I’d imagine not. Even as double albums go, 2 straight hours is a lot to ask of someone’s time - especially when hearing Billy Corgan’s nasally whine throughout that duration. So it’s quite astonishing, then, that nearly every moment has an important place in Mellon Collie and the Infinite Sadness. Granted, it should probably go without saying that - with a duration as long as this - there’s really no stone left unturned. Alternative rock, progressive rock, symphonic rock, art rock, shoegaze, psychedelia, grunge, and heavy metal are all fairly represented at different times, altogether sculpting one of the most eclectic works of the 90s. But the artistic growth of the band (or more specifically, Billy Corgan, considering he wrote the vast majority of the record) doesn’t stop there. Much like a play or a film laced with intermissions, Mellon Collie is separated by two different acts: Dawn to Dusk and Twilight to Starlight. A number of songs play into this concept as well, such as “We Only Come Out at Night” naturally appearing in the second disc to represent the twilight or the beautiful piano-driven opening title track lifting the figurative curtains to signify the coming of dawn. As for the lyrics themselves, each song acts as a specific little vignette or a small puzzle piece; this isn’t really a concept album in the traditional sense (there’s no actual arc or storyline), but rather a grand jigsaw puzzle composed of miniature stories that correlate in some way to their respective discs.

As such, the relationship between tension and release is one of the biggest draws of Mellon Collie. Because of the wildly varying dynamics, the album constantly goes back and forth with its bipolar nature like a seesaw as it traverses through every facet of the band’s experimental tendencies. “Porcelina of the Vast Oceans” and “Thru the Eyes of Ruby” like to swell and build their dynamics to satisfying conclusions in a progressive rock fashion, while tunes like “Tales of a Scorched Earth” and “X.Y.U.” present the band in its ugliest form with pummeling metal riffs and furious blasts of guitar feedback. Likewise, there are plenty of delicate ballads that help mitigate the intensity of the propulsive rockers, as one might expect on such a long-winded journey. Notably, two of these are the only songs not written by Billy Corgan himself: guitarist James Iha wrote the album’s closers, “Take Me Down” and “Farewell and Goodnight,” both of which close out their respective sides in a serene manner. But that’s not to say they’re the best ballads on offer; in my mind, the gorgeously layered dream pop number “By Starlight” easily wins in that regard. “Cupid De Locke” is another highlight, using unorthodox percussion in the form of saltshakers to propel its easygoing rhythms and flighty tempo. As I mentioned before, tension and release is what makes Mellon Collie so consistently fun to listen to. It’s all about the different yins and yangs of volume and style, all countering each other in fresh new ways. If you want the best showing of this, listen to “X.Y.U.” and “We Only Come Out at Night,” which play back-to-back and yet contrast each other in every way. The former is a brutal Melvins-esque jab of sludgy alternative metal, and the latter is a quaint ballad with a light swing rhythm. How the latter follows up the former so well, I’ll never know.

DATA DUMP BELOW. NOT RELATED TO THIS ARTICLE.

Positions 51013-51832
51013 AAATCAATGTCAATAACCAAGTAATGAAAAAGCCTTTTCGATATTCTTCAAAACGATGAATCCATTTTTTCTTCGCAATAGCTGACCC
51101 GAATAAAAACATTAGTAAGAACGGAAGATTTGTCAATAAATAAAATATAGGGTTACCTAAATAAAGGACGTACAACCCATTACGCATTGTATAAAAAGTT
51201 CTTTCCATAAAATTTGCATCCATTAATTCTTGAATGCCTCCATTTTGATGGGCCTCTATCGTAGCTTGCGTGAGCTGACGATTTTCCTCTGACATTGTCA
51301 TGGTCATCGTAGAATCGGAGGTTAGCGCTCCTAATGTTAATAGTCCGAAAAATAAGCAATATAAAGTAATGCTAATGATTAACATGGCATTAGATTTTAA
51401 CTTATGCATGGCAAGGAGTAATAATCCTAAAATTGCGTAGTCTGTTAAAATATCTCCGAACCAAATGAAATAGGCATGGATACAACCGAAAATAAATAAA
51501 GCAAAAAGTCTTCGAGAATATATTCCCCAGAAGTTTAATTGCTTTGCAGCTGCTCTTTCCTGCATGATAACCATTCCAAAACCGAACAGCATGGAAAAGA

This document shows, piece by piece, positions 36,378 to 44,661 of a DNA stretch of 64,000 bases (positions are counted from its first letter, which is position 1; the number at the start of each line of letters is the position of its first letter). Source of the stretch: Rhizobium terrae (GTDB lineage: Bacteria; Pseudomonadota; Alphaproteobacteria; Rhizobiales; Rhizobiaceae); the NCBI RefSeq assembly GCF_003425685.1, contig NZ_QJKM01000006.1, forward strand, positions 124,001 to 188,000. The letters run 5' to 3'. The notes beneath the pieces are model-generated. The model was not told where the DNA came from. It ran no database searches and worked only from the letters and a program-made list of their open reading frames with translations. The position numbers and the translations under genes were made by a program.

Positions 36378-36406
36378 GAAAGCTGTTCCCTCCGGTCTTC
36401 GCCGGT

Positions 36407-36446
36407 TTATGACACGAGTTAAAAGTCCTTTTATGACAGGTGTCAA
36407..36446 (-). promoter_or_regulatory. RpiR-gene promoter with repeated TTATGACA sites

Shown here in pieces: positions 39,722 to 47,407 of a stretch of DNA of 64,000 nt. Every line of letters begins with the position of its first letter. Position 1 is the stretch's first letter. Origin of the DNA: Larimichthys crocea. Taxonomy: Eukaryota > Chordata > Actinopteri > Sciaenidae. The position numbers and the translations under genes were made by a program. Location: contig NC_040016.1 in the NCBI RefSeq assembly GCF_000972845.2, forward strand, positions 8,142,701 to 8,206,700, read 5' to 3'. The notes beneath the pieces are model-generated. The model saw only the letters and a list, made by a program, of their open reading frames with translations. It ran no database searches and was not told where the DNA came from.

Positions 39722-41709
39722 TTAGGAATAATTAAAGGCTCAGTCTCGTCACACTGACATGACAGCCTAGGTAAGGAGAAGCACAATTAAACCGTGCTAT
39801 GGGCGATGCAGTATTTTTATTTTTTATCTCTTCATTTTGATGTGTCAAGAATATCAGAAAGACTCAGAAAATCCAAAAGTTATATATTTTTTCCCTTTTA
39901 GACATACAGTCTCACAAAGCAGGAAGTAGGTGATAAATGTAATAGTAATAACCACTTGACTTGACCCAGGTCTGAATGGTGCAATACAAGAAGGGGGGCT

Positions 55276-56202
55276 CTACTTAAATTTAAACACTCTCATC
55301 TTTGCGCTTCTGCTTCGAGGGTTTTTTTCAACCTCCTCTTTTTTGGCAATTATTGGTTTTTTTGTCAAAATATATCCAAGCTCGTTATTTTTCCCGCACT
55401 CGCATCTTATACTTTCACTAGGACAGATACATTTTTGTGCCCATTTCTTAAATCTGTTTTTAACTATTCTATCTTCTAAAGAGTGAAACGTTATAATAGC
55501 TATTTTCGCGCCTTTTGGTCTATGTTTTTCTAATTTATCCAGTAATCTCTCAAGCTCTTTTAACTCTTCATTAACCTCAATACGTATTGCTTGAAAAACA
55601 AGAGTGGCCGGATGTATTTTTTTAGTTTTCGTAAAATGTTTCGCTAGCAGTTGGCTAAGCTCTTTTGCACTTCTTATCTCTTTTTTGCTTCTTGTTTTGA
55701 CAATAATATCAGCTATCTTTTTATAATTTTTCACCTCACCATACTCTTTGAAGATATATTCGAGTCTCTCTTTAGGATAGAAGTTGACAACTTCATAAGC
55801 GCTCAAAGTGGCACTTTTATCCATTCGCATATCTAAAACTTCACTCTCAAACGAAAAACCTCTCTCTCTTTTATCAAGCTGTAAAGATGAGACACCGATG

I’ll be completely blunt about this: I’m not normally a fan of double albums. With so much content to pack into one recording, it almost seems like a guarantee that you’ll encounter something that should have stayed on the cutting room floor. It’s a problem that’s plagued quite a few albums in the past, including (in my opinion, at least) The Beatles’ self-titled White Album and Genesis’ The Lamb Lies Down on Broadway. This is the way I see things: if you’re going to stuff your record with more than one disc full of material, you’d better make sure to bring your A-game and take special care in every track to make sure it has a purpose. There might be a few weaker cuts on Mellon Collie (“Love” and “Beautiful” come to mind), but there was never a time that I thought they actually crippled the album in any severe way. Considering this is a 28-track record with 121 minutes to its runtime, it’s insane to think that even the throwaways are still as well-written as they are. If you gave “Love” and “Beautiful” to an album from a lower-tier alternative rock band from that era, they might have been considered highlights; think about that.

There was once a time when I thought Siamese Dream was The Smashing Pumpkins’ true peak, with Mellon Collie at a close second. However, that opinion has been slowly reversing with the passage of time. The more time I’ve given this album to grow and cultivate in my eardrums, the more its phenomenal consistency and emotional potency have also grown. Moreover, Mellon Collie just feels important. Alternative rock needed something this grandiose and diverse, whether the practitioners or listeners of the genre wanted to dispute that or not. Such a fully-realized masterwork only comes around once in a lifetime, and you’d be wise to lend an ear to its timeless tunes if you haven’t already.